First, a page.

MLS & Associations

Tool helps homebuyers find out if they qualify under new mortgage rule

TLCengine says it can match consumers' ability to pay against homes for sale

A new tool is available for homebuyers looking for an answer to that all-important question: Will I qualify for a loan?

Last month, St. Paul, Minnesota-based NorthstarMLS rolled out TLCengine, a feature its nearly 15,000 agent and broker members can use to help their clients choose homes they can afford. Now, the startup of the same name has announced that the feature includes a built-in “engine” designed to match homebuyers’ ability to qualify for a loan against any of the 28,000 single-family homes listed for sale on NorthstarMLS.

At the beginning of this year, a new “qualified mortgage” rule requiring mortgage lenders to ensure that borrowers have the ability to repay their loans went into effect. TLCengine says it can tell consumers if they’re likely to meet the test of the current “QM” rules — no loan application needed.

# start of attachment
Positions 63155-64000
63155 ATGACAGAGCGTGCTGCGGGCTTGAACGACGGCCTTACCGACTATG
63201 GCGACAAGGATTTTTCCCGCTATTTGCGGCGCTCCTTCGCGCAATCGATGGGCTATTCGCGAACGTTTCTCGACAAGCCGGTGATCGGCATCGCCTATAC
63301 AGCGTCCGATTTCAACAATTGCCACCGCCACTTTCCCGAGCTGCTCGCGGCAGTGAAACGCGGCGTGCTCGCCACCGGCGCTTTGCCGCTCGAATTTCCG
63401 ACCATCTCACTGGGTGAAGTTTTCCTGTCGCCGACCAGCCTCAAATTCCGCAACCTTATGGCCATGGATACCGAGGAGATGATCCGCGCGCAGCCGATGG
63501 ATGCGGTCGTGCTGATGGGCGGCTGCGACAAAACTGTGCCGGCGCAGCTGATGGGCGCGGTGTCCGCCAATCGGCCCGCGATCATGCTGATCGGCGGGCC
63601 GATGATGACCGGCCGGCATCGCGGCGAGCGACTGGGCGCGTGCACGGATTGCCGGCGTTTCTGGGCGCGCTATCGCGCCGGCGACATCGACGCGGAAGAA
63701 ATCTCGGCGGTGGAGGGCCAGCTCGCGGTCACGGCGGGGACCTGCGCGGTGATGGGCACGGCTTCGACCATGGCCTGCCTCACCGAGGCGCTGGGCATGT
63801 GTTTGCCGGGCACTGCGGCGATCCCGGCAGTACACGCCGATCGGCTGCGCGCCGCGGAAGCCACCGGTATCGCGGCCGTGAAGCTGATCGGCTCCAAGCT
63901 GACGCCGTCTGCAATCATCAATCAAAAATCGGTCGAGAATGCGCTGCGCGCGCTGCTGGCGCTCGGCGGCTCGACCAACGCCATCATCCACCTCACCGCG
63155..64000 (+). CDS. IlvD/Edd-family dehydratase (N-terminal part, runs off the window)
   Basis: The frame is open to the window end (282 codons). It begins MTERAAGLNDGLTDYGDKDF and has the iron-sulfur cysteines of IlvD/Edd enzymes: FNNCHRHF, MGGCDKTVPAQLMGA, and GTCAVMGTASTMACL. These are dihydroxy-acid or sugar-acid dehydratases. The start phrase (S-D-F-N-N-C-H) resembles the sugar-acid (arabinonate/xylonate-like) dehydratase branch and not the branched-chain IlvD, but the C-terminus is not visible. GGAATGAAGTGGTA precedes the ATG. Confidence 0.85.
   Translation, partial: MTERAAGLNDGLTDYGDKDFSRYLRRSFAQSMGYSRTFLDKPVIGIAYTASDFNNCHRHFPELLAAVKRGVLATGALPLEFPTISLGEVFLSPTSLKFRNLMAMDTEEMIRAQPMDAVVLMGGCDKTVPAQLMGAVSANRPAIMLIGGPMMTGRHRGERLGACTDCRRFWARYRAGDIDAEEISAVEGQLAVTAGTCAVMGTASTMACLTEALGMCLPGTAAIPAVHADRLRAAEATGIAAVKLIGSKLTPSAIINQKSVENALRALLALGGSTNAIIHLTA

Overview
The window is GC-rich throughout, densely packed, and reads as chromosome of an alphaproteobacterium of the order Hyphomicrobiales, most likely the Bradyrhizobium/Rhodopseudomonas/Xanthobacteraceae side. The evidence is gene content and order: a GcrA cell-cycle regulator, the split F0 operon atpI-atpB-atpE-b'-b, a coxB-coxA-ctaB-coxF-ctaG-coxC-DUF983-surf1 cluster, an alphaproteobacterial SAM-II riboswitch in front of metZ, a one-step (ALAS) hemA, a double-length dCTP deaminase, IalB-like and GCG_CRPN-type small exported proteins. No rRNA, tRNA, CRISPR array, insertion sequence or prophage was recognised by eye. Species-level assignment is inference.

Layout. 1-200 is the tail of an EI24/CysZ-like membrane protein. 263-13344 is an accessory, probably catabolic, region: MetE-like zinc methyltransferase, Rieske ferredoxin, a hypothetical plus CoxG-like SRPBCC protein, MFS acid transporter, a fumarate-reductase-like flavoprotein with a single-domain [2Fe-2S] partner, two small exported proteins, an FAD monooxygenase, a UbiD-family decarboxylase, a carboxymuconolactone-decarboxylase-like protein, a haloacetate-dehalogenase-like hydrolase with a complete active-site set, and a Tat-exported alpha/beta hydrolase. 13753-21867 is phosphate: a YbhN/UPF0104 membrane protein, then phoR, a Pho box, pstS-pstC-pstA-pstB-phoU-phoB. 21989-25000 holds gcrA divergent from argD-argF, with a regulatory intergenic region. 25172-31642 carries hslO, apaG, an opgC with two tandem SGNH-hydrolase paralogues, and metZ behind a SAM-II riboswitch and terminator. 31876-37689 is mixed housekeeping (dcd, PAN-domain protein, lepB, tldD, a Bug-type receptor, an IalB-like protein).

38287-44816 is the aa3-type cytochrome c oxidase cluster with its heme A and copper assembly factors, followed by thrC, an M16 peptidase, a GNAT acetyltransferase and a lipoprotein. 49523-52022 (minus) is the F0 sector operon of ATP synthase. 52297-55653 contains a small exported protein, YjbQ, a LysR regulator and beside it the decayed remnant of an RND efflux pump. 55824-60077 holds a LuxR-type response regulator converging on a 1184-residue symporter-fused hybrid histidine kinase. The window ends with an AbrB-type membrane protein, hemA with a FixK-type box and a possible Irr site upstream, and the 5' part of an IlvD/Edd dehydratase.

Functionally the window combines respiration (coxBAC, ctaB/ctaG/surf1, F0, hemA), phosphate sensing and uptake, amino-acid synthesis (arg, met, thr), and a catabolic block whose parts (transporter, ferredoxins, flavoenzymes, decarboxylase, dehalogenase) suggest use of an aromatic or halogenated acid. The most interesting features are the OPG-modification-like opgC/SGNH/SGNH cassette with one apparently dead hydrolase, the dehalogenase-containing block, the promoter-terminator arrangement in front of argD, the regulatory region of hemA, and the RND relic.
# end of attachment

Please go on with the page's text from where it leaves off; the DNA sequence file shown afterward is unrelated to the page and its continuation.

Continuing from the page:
“One of the great benefits for consumers is this new insight — TLC can help remove the fear that may be keeping them from purchasing a property,” said Paul Sigurdson, a veteran agent with Counselor Realty, in a statement.

“It can be a dream-shattering experience to find a home that suits your wants and needs, only to be told you won’t qualify after you’ve made an offer.”

Sample screen shot of TLCengine's "QM" feature

Sample screen shot of TLCengine’s “QM” feature

Realtors will also be able to help consumers find out if they qualify for more home than they thought, or, if they don’t currently qualify, help them figure out a game plan for what they’ll need to get a loan approval, Sigurdson said.

The tool is currently available only to clients working with a NorthstarMLS member. Homebuyers must enter their current credit scores as well as their income, down payment amount and property purchase price.

The accuracy of the data will be refined over time, said TLCengine co-founder Krishna Malyala.

“The TLCengine gets smarter when local agents add the actual expenses provided by the seller for each home they list,” he said in a statement. “Big data becomes smart data when you have real information being added to our system.”

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